Crysis review

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Quite apart from being the long-awaited sequel to Far Cry, Crysis is also the poster child for DirectX 10: it’s the first game to appear that’s been designed from scratch with DirectX 10, and it looks simply amazing. But before we start eulogising about the graphics, let’s talk plot.

Crysis review

You don’t play the cheesy Jack Carver this time, but instead assume the role of US Delta Force operator Jake Dunn, codenamed Nomad. Aliens have invaded Earth, and you’re equipped with a nano suit and various futuristic weapons to do battle with them – and the North Korean army.

Your nano suit has five functions, with the default being armour to help you survive firefights. Click the middle mouse button and a circular menu appears offering increased strength, armour, firepower, speed or cloaking. Strength allows you to jump to otherwise out-of-reach places and kill foes with your bare hands. Speed is handy for a quick exit when the going gets too rough, and cloak lets you stealthily reach your destination undetected.

The beauty is that every setting uses the suit’s energy reserves, forcing you to adapt your technique in each situation. It also means you can play the wide-open levels in different ways. If you want to storm in, guns blazing, you can, but you could also sneak around the perimeter using stealth. The open levels mean there’s no Half-Life 2-like corridor system that you’re forced to follow to reach your next checkpoint.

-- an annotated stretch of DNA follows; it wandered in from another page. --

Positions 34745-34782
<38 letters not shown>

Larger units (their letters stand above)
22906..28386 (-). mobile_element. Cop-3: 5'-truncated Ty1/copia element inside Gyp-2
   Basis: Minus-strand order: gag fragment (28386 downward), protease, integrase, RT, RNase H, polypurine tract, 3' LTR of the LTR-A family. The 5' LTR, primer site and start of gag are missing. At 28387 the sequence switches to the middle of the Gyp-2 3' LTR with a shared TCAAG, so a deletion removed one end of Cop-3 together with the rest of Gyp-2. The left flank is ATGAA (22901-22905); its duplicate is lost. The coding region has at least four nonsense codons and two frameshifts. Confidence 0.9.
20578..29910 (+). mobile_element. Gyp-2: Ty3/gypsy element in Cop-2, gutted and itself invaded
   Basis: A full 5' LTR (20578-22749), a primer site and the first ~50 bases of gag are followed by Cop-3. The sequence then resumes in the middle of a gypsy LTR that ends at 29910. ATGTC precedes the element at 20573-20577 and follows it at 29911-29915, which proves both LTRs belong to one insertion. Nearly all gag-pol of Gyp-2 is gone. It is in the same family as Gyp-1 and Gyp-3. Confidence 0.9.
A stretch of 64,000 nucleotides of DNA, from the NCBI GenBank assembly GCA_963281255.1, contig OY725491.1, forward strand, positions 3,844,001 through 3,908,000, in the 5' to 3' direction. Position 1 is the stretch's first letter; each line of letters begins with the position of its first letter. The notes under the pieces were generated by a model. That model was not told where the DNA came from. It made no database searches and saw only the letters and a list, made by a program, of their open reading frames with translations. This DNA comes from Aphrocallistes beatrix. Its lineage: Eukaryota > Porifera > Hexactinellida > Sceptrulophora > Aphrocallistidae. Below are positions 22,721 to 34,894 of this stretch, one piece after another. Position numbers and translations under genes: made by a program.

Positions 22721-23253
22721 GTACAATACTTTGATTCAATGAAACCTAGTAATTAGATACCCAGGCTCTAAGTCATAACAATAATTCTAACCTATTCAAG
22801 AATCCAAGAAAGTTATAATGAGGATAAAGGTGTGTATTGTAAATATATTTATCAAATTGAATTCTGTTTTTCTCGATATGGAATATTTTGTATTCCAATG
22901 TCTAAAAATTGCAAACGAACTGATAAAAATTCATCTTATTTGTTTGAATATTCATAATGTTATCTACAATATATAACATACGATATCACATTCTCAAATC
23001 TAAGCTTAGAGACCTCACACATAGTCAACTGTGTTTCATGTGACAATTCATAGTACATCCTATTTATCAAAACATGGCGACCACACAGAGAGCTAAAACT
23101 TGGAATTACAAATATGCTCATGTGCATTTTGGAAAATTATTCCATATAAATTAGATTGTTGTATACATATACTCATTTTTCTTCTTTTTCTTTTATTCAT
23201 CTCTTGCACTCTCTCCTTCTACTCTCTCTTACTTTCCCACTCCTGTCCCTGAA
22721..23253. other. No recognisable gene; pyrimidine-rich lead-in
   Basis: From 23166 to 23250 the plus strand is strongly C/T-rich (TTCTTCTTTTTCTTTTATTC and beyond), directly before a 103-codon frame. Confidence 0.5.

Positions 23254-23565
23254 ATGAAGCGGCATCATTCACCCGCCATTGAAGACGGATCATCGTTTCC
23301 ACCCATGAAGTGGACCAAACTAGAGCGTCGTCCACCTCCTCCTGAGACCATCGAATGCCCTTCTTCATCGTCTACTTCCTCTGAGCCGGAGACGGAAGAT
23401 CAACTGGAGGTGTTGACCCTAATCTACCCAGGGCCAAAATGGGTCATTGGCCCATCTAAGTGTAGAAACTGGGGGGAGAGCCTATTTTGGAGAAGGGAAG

The AI is surprisingly good, too – enemies don’t all bunch up when they spot you, but will work as a team to surround you, with boat and air support. If you’re spotted cloaking, they’ll fire at your last position and then go into surveillance mode, chattering away to each other about when you were seen.

Just one example of the attention to detail is that, at the most difficult level, the Koreans actually speak in Korean. Plus, you can customise your weapons with silencers, flashlights, laser sights and more.

While Far Cry was almost entirely jungle- and interior-based, Crysis also throws you on snow-covered mountainsides and inside the alien craft with zero gravity. You can steal as many of the Koreans’ trucks as you like, but the real thrill comes from driving the tank and airship.

One criticism of Far Cry was its less-than-perfect multiplayer mode, but Crytek has addressed this with Crysis. There’s still deathmatch, but you also get a team-based mode called Power Struggle. Each team has to capture buildings to get weapons and vehicles, as well as develop nuclear weapons to blast their enemy’s base. You’ll achieve nothing if you don’t work as a team.

But enough of that – let’s talk visuals. Stunning isn’t the word: at very high- quality settings, textures look almost photo-realistic. The jungle environment is jaw-droppingly beautiful, as is the interior of the alien spaceship. Little touches are everywhere, from droplets streaking off your mask as you leave the water, to frost on your gun barrel in the snow. (If you don’t have Vista or a DirectX 10-capable graphics card, a less beautiful version will run using DirectX 9 on Windows XP.) Admittedly, character movement isn’t as fluid as teaser videos promised, but when combined with decent voice acting it’s still believable.

Crysis is a great shooter and quite simply the best-looking game around. There’s a catch, though: to play it on very high detail settings, you’ll need to be running Vista and have a PC that matches the specifications in our Ultimate PCs Labs. Even then, you’ll be lucky to see 30fps at resolutions like 1,280 x 720 (see for a full run-down of the recommended specs). Then again, it’s almost worth buying a new PC just to play this game at its photo-realistic best.

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